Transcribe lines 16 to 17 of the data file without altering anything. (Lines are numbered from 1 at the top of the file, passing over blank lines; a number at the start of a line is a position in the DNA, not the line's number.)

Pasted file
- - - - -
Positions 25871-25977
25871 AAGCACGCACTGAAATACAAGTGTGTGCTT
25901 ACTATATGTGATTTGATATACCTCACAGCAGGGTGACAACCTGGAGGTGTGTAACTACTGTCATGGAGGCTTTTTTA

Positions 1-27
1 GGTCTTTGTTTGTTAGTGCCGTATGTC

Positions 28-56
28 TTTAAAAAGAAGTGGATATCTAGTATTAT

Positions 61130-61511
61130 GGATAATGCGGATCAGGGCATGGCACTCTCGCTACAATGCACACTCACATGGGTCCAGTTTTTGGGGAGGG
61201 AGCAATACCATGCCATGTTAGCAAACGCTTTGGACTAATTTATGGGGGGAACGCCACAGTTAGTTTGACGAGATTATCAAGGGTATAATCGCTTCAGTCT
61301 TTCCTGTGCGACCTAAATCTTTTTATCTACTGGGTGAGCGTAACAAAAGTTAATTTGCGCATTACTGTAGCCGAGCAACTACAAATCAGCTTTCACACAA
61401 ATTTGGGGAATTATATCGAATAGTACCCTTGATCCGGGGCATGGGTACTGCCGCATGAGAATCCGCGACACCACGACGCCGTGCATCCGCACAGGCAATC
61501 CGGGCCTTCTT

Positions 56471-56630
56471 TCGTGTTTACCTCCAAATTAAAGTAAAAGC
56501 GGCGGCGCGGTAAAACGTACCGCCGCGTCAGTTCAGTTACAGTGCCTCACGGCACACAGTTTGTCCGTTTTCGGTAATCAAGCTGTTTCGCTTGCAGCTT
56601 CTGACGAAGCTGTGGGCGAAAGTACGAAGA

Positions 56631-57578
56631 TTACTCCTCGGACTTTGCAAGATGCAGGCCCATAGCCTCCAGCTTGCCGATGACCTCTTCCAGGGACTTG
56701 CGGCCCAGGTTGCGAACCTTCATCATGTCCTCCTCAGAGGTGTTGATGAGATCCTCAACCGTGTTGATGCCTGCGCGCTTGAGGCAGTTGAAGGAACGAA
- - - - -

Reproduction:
56501 GGCGGCGCGGTAAAACGTACCGCCGCGTCAGTTCAGTTACAGTGCCTCACGGCACACAGTTTGTCCGTTTTCGGTAATCAAGCTGTTTCGCTTGCAGCTT
56601 CTGACGAAGCTGTGGGCGAAAGTACGAAGA